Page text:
Word of the Day


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Liz Potter
Written by Liz Potter

This post from just 2 years ago has a positively nostalgic feel. With a bit of luck and the help of the vaccines, carol singing will be back to something like normal next year.


 a traditional song sung at Christmas

Origin and usage

Carol came into Middle English from the Old French words ‘carole’ and ‘caroler’. Their ultimate origin is unknown, although the Old French words refer to dancing in a ring, possibly accompanied by singing. Both noun and verb were first used in English at the very start of the 14th century.


For many people carols and carol singing are an indispensable part of Christmas. The Festival of Nine Lessons and Carols is beamed around the world from King’s College Cambridge, and so the word carol is often associated with glorious church architecture, religious language, beautiful music and angelic choristers in white surplices. The origins of the carol are a lot less refined than the current image, however. Carols were sung communally at all times of the year, and in homes or even pubs rather than in churches. At Christmas time, groups of singers would go from house to house, singing carols and receiving food, drink and gifts in return.  Although carols were sung in church in continental Europe from the 16th century on, it was only in the latter half of the 19th century that they became a popular part of the church’s celebration of Christmas in Britain. The first service of nine religious readings accompanied by carols took place on Christmas Eve in Truro in Cornwall in 1880.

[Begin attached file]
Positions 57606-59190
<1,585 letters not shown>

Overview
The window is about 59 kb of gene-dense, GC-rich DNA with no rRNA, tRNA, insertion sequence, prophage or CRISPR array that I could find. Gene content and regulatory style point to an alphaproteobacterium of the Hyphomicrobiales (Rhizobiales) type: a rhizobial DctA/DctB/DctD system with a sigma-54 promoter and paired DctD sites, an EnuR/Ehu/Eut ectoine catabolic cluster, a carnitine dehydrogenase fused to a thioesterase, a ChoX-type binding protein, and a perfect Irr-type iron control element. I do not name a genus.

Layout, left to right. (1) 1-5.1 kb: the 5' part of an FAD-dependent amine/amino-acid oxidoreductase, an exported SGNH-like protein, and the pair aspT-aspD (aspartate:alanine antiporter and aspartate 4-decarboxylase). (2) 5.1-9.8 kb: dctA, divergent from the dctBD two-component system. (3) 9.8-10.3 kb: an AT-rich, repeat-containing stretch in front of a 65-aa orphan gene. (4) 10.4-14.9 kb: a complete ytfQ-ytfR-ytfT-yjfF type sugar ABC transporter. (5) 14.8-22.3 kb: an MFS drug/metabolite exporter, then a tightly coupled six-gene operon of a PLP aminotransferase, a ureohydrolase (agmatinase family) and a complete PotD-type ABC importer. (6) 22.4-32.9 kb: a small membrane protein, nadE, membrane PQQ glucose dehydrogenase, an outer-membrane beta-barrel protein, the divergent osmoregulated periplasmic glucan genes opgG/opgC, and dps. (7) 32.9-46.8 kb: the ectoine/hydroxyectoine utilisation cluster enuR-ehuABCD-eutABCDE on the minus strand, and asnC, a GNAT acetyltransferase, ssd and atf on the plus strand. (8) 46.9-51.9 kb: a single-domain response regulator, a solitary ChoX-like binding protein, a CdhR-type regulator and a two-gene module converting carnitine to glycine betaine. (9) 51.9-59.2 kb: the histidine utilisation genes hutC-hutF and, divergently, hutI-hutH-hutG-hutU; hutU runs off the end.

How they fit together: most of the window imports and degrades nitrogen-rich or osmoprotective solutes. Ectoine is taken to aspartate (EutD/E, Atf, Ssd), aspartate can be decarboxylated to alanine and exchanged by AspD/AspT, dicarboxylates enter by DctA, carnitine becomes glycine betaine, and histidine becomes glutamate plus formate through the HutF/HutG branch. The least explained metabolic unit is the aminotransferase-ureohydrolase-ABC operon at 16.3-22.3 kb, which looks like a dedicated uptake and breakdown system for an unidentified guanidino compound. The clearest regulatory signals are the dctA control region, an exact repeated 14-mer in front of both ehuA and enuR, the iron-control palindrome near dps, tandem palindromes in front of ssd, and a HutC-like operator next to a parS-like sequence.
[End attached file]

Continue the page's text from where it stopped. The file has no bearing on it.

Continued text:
“Christmas carols always brought tears to my eyes.”
(Ethel Merman)

“A Christmas Carol‘ has been described as the most perfect of Dickens’s works.”
(Claire Tomalin)

Related words

chorale, ditty, folk song, hymn

View the full definition in the Macmillan Dictionary.

About the author

Liz Potter

Liz Potter

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